Dissecting the Role of FOXR2 in the Oncogenesis of Diffuse Intrinsic Pontine Glioma
Diffuse intrinsic pontine glioma (DIPG) is a deadly pediatric brain cancer. Despite radiation treatment, the current standard of care, almost all children diagnosed with the disease succumb to it with a median survival of 12 months. There have been few advancements in treatment, and current treatment has no curative intent. Therefore, there is a significant need to develop new therapeutic strategies to improve the terrible outcomes for these children and improve quality of life for patients and their families. Looking at genes that are turned on or off in a particular type of cancer can be helpful to figure out what is causing the cancer to grow. One such gene which we found to be turned on in DIPGs is FOXR2, which has also been described to help other cancers grow. In this project, I will study how this gene FOXR2 contributes to growth of DIPG cells in order to help us understand how we can therapeutically target it.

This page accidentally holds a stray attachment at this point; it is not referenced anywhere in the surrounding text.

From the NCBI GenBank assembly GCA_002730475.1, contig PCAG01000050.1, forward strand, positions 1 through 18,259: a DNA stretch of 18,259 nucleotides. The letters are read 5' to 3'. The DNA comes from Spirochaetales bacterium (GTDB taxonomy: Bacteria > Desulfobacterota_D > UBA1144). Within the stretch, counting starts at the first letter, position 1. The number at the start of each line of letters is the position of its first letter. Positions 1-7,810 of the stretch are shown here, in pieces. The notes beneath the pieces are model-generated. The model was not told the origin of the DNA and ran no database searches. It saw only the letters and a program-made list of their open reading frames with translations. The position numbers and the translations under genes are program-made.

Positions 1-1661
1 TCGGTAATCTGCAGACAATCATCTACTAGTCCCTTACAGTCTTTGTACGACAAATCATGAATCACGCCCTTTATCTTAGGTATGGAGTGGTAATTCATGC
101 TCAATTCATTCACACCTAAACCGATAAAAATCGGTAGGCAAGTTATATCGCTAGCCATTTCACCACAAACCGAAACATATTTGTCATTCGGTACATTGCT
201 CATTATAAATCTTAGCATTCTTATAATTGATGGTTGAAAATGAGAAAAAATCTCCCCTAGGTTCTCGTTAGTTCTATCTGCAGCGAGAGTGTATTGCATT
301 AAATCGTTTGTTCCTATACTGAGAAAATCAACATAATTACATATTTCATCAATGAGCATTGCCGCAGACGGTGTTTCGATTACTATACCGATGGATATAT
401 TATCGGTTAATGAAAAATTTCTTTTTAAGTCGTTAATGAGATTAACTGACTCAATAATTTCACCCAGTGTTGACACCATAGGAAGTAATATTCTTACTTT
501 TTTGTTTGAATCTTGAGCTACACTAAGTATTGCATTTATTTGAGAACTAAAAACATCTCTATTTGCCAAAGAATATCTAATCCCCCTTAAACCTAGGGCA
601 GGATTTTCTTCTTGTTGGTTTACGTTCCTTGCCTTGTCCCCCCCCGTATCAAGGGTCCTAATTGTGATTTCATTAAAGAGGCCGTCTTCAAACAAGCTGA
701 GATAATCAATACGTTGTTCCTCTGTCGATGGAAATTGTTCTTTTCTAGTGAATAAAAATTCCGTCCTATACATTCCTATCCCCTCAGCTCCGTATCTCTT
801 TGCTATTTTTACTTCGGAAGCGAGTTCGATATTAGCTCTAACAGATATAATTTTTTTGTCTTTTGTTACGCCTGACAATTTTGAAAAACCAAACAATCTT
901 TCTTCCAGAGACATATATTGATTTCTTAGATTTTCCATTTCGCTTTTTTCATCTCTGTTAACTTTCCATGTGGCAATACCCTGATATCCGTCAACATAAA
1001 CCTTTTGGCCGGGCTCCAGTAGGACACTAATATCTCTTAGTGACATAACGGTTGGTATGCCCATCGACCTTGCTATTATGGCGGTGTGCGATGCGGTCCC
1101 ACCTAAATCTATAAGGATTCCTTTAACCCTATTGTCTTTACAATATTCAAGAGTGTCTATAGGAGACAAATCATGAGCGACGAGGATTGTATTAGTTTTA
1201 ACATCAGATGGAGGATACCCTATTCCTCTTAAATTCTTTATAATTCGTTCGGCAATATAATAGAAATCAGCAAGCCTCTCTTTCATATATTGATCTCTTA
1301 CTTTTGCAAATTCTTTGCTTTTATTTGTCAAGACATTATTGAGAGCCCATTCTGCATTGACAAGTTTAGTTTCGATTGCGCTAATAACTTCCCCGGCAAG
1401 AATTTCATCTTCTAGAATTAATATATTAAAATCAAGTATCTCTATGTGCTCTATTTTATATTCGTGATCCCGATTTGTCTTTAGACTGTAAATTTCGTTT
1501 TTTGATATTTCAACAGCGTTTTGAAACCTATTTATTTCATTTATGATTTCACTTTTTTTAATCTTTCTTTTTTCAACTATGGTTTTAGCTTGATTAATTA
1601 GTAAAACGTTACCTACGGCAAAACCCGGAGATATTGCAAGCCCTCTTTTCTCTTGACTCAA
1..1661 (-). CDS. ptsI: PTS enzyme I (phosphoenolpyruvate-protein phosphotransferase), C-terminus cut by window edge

This goal of this project is to figure out exactly how this gene FOXR2 makes DIPGs grow. We have used a new mouse tumor model system, and we know that FOXR2 makes gliomas grow extremely quickly and the mice develop symptoms of DIPG. We will figure out first if FOXR2 is able to cause increased cell growth and tumor formation using both mouse models and cell culture models of DIPG. We will then determine what other pathways FOXR2 turns on or off to promote growth. Understanding how FOXR2 activates different pathways will be important to find new treatments. Ultimately, we have found a new genetic alteration called FOXR2 that is present in a subset of DIPGs. The goal of this work is to understand how this gene increases tumor growth and aggressiveness with the goal of identifying new therapeutic targets and treatments for this devastating disease.